nization of the external genitalia in a male fetus Insulin sensitizers may treat hirsutism by improving both (ambiguous genitalia) if the patient conceives. There- hyperinsulinemia and hyperandrogenemia concurrently.
fore, they are frequently used in combination with oral In a 12-month study, only the highest dose of troglita- zone was found to significantly—although modestly— improve hirsutism in women with PCOS (6). In small (101). The success of laser treatment is operator-depend- studies with metformin, hirsutism was unchanged (50, ent, and concomitant medical management generally is 97) or showed only slight improvement (47, 98). Studies of longer duration are needed to detect differencesbetween classes of insulin-sensitizing agents and theirlong-term benefits.
Summary of
An inhibitor of the enzyme ornithine decarboxylase, top- The following recommendations are based on
ical eflornithine has been approved by the FDA for treat- good and consistent scientific evidence (Level A):
ing hirsutism. It appears to be well tolerated, and may have notable benefit after 6 months of use. A variety of All women with PCOS should be screened for glu- adverse skin conditions have been reported in a small cose intolerance with a 2-hour glucose level after a percentage of patients. Any additional benefit or de- creased efficacy in women with PCOS is unknown at All women with PCOS should be screened for dys- lipidemia with a fasting lipoprotein profile, includ- ing total cholesterol, LDL, HDL, and triglyceride Is there a role for adjuvant cosmetic man-
agement of hirsutism?
Interventions that improve insulin sensitivity, Mechanical hair removal (shaving, plucking, waxing, including weight loss, use of metformin, and use of depilatory creams, electrolysis, and laser vaporization) thiazolidinediones, are useful in improving ovula- often is the front line of treatment used by women (99).
There is no evidence that shaving can increase hair folli- Use of clomiphene citrate is appropriate because it cle density or size of the hair shaft (100). Judicious effectively results in pregnancy in women with plucking can be helpful if tolerated, but care must be taken to avoid folliculitis, pigmentation, and scarring. In electrolysis, a direct current is passed down a nee- The following recommendations are based on lim-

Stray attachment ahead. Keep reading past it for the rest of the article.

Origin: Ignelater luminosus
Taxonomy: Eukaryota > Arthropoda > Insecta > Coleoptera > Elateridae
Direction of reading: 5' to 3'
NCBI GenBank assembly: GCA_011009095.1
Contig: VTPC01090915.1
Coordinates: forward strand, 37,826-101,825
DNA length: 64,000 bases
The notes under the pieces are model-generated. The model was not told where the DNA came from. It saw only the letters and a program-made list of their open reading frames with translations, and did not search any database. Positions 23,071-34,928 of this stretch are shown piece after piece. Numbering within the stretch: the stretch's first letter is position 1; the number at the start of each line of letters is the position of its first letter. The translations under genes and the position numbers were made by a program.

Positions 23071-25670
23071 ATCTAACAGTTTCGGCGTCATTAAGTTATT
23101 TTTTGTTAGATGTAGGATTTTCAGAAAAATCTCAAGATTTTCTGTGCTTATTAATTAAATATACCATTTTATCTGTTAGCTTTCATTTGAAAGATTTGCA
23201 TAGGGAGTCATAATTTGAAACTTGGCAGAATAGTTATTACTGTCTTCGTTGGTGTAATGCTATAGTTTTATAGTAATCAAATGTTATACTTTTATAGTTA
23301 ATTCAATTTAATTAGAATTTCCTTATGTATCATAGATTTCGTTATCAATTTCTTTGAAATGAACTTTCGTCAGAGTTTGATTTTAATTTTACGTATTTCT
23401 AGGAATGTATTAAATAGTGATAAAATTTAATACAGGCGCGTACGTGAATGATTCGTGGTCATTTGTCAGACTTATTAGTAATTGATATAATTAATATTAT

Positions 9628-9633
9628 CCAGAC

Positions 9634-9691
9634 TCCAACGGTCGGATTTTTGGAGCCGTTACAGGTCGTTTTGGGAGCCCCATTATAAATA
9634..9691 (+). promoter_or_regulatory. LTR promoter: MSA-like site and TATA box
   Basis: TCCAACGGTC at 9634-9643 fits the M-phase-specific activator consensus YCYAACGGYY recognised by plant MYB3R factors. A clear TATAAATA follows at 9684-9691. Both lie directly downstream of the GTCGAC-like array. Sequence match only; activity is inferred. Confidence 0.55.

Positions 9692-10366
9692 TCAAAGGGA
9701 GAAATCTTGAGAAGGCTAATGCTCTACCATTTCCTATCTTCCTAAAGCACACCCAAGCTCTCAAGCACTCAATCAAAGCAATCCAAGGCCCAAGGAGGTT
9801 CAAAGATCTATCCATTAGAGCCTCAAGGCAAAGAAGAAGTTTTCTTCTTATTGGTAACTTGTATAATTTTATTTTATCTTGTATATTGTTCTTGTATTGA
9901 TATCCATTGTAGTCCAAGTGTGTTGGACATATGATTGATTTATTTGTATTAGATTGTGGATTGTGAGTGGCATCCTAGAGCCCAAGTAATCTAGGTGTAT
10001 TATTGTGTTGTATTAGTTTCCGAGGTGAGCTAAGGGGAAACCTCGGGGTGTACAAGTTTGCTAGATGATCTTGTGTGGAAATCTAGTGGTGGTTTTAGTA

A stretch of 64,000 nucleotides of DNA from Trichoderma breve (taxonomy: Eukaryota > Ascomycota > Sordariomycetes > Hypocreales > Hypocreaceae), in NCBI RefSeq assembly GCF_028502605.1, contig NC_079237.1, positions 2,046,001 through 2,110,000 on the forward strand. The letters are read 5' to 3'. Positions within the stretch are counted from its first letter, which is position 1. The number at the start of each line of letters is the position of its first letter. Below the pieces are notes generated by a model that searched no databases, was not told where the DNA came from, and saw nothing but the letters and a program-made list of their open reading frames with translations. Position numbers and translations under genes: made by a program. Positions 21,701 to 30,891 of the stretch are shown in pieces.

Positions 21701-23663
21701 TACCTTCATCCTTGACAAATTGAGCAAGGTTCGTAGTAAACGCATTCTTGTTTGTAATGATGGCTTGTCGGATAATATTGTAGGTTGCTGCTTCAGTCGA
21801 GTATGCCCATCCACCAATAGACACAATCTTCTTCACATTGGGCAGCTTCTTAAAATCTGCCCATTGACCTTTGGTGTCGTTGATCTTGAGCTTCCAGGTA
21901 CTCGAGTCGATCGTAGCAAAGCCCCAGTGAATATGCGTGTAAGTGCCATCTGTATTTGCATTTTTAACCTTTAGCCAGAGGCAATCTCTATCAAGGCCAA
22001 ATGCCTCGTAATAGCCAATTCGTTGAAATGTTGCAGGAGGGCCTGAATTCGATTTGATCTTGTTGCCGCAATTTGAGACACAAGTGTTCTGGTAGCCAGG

dle inserted into the hair follicle, destroying the follicle.
ited or inconsistent scientific evidence (Level B):
Unlike mechanical and chemical depilatory methods, electrolysis can permanently reduce hirsutism by Improvements in insulin sensitivity, by weight loss destroying the follicle. Electrolysis satisfactorily or by the use of insulin-sensitizing agents, may removes hair from women and men with hypertrichosis favorably improve many risk factors for diabetes (generalized increased hair distribution). However, elec- and cardiovascular disease in women with PCOS.
trolysis is tedious, its success is highly operator-depend- When using gonadotropins to induce ovulation, ent, and it may be impractical for treating large numbers low-dose therapy is recommended because it offers of hairs. The regulation of electrology practice varies a high rate of monofollicular development and a sig- among states. Concomitant medical management direct- nificantly lower risk of ovarian hyperstimulation in ed at decreasing androgen levels usually is recommend- ed for excess androgen states, otherwise new vellus hairs will differentiate into terminal hairs, causing recurrence The benefit and role of surgical therapy in ovulation induction in women with PCOS is uncertain.
Laser treatment removes hair because follicular melanin absorbs the laser wavelengths of light, which The following recommendations are based primar-
selectively thermally damage the target without damag- ily on consensus and expert opinion (Level C):
ing surrounding tissue. Women with dark hair and light Although eflornithine hydrochloride cream has been skin are ideal candidates, and the approach appears to be effective in treating facial hirsutism in women, addi- most effective during anagen. Because of the skew of tional benefits or risks for women with PCOS are hair follicles among varying segments of the hair growth cycle, multiple treatments may be necessary. Most stud- ies have been observational, nonrandomized studies with All women with a suspected diagnosis of PCOS no specific focus on women with PCOS. Randomized should be screened with a 17-hydroxyprogesterone studies have demonstrated a benefit over control areas value for nonclassical congenital adrenal hyperplasia. Combining medical interventions may be the most 8. Urman B, Sarac E, Dogan L, Gurgan T. Pregnancy in effective way to treat hirsutism. Combined therapy infertile PCOD patients. Complications and outcome. J with an ovarian suppression agent and an antiandro- gen appears effective in treating hirsutism in women 9. Anttila L, Karjala K, Penttila RA, Ruutiainen K, Ekblad with PCOS. The best pill or antiandrogen is U. Polycystic ovaries in women with gestational diabetes.